I've resisted for some time. I was actually given one that I gave away without using it as it didn't have the features I use most often, notably MMS and Bluetooth Stereo. When the newest one launched, I did a bit of research online and decided I'd take the plunge despite my issues with its purposely designed obsolescence.
Unfortunately the experience of trying to get one ordered and working has probably been the worst consumer experience I have ever suffered through. The commercials make it look so easy, and I was actually looking forward to the experience. I had no idea how far from reality the actual consumer experience is.
When the 3Gs came out, I didn't try to rush out and get one. I waited a couple of weeks for the early hiccups to work themselves out and inventory to be replenished. I guess I didn't wait long enough.
About a week ago, I went to an AT&T store in the heart of the financial district of San Francisco. They didn't have any and directed me to the Apple store, but said that only a couple of people they sent there had been successful in getting one.
I decided to order one online through my company. The first order failed for some strange reason after I submitted it through the AT&T Premier site. After calling my bank to make sure I wasn't charged, I processed the order again. It launched a workflow inside my company that showed that service for the year would be almost $1,000. That really is a lot of money, but I use a cell phone a lot for work and also need to demo some of the applications the development group I work with has built for the iPhone.
The phone arrived on Friday. I've been an AT&T customer for many years so this was an upgrade. I was supposed to call a number to process the order. The recording told me that the automatic processing system was down. I waited on hold 30 minutes, and hour, and 30 minutes again and never got through. The last time, AT&T simply hung up. The next time I called they said the "Premier" support would not be open until Monday. One more call dumped me into a voicemail system. I gave up and decided to go to the Apple store.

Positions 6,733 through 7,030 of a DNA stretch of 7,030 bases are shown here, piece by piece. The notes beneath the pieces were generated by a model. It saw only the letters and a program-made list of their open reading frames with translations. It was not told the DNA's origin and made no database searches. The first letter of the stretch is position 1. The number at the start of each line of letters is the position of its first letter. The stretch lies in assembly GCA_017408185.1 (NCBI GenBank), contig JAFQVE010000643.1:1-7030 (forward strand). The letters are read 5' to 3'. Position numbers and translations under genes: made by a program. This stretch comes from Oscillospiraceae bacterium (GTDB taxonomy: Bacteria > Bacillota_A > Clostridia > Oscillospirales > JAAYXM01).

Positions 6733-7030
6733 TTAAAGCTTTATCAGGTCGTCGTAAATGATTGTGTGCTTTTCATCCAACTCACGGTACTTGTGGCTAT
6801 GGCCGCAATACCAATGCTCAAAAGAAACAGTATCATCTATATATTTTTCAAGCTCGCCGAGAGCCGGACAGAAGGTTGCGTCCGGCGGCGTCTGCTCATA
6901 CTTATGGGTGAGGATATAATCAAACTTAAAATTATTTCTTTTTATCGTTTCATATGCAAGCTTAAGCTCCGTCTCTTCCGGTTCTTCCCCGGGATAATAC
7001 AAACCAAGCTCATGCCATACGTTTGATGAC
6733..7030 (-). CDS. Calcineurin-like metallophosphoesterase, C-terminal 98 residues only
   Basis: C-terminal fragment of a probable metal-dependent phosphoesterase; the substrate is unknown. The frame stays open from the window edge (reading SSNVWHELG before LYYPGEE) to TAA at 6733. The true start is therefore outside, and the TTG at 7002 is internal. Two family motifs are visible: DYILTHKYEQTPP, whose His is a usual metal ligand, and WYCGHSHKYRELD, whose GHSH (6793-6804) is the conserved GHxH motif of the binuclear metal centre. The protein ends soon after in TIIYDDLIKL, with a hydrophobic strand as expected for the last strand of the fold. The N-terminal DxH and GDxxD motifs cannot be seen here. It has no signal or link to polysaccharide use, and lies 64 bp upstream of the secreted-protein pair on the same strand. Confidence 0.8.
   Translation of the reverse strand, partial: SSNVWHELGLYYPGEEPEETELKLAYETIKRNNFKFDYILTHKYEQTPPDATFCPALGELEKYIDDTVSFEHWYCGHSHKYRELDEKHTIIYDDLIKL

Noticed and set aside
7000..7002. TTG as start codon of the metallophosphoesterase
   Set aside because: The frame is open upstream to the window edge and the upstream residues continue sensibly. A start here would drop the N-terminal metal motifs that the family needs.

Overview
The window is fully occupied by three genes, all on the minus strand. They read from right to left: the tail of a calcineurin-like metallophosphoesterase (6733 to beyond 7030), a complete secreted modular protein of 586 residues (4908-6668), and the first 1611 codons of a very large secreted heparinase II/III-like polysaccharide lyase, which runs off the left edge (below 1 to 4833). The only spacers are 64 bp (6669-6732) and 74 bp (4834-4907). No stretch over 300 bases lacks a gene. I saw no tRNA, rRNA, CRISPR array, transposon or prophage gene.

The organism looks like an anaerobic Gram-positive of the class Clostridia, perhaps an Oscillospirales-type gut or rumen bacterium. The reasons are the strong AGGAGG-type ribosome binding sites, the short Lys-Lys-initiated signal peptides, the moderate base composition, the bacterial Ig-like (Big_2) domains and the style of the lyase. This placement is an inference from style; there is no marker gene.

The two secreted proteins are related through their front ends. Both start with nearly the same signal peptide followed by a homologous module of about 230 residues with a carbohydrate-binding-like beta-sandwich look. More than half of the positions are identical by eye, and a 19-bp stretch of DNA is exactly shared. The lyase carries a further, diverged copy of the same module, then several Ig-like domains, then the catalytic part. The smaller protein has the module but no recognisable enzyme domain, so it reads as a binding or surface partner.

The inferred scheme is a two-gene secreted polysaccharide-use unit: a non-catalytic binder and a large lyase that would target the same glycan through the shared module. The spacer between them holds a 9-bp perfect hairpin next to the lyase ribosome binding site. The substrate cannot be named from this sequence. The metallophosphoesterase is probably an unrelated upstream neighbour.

A portly guy in a giant orange T-shirt with those oversized earings that permanently distort your ear lobes insists that to activate the phone, I just needed to plug it into iTunes. I knew this was rubbish so I pressed some more. "Oh activation, for that you need to go to the AT&T store. I don't know what their hours are though."
I trundle down to the AT&T Store and of course it is closed. I give up and decide I will return the next morning to see what they can do.
At the AT&T store, another forcefully insistent but clearly ignorant employee tells me I need to take the sim card out of my existing phone and put it in the new iPhone. He is adamant that there is no sim card in the new phone. I tell him that certainly AT&T ships a sim card in a phone they are upgrading. He pops it open and out drops a sim card. Having now splayed my phone open, he reassembles it and attempts to activate on his system. He then tells me this is a "Premier" account and thus he can't do anything. I ask him if he can return the phone. Yes, as it turns out, that is the one thing he can do and in this matter he actually seemed eager to help.